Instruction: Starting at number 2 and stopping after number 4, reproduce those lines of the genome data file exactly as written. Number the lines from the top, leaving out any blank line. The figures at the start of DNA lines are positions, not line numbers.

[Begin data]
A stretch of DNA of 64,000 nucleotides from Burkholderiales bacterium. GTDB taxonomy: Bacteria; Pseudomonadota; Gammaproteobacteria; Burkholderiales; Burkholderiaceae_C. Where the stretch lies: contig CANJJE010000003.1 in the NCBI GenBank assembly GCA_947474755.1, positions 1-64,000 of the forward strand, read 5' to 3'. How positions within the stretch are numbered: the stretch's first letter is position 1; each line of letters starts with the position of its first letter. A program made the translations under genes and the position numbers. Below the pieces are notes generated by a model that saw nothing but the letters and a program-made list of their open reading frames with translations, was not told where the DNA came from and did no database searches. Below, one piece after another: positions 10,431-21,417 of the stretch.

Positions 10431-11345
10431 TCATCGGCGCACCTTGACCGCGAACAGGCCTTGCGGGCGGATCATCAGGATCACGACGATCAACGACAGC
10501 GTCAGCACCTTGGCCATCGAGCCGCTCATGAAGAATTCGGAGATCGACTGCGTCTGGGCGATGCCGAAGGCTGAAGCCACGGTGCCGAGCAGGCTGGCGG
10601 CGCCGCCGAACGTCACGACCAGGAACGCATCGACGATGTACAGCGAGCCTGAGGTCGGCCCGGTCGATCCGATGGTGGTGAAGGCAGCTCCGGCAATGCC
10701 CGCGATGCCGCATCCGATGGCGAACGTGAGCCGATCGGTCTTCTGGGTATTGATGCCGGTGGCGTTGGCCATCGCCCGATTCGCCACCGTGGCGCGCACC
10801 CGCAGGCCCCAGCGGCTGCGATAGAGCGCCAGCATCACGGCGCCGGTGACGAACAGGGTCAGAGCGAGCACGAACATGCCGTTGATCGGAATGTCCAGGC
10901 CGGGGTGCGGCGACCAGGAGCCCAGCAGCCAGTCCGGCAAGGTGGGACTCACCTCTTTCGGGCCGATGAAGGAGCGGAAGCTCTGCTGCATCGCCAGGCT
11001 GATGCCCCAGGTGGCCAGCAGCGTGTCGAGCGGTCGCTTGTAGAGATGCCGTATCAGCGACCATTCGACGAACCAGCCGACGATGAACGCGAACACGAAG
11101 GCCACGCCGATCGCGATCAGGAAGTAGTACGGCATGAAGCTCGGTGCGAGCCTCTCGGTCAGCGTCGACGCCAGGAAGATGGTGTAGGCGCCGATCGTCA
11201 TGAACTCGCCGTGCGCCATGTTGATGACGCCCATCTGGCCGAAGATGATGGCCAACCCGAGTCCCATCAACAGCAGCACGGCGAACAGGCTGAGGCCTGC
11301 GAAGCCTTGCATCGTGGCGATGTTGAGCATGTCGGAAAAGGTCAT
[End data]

Positions 10431-11345
10431 TCATCGGCGCACCTTGACCGCGAACAGGCCTTGCGGGCGGATCATCAGGATCACGACGATCAACGACAGC
10501 GTCAGCACCTTGGCCATCGAGCCGCTCATGAAGAATTCGGAGATCGACTGCGTCTGGGCGATGCCGAAGGCTGAAGCCACGGTGCCGAGCAGGCTGGCGG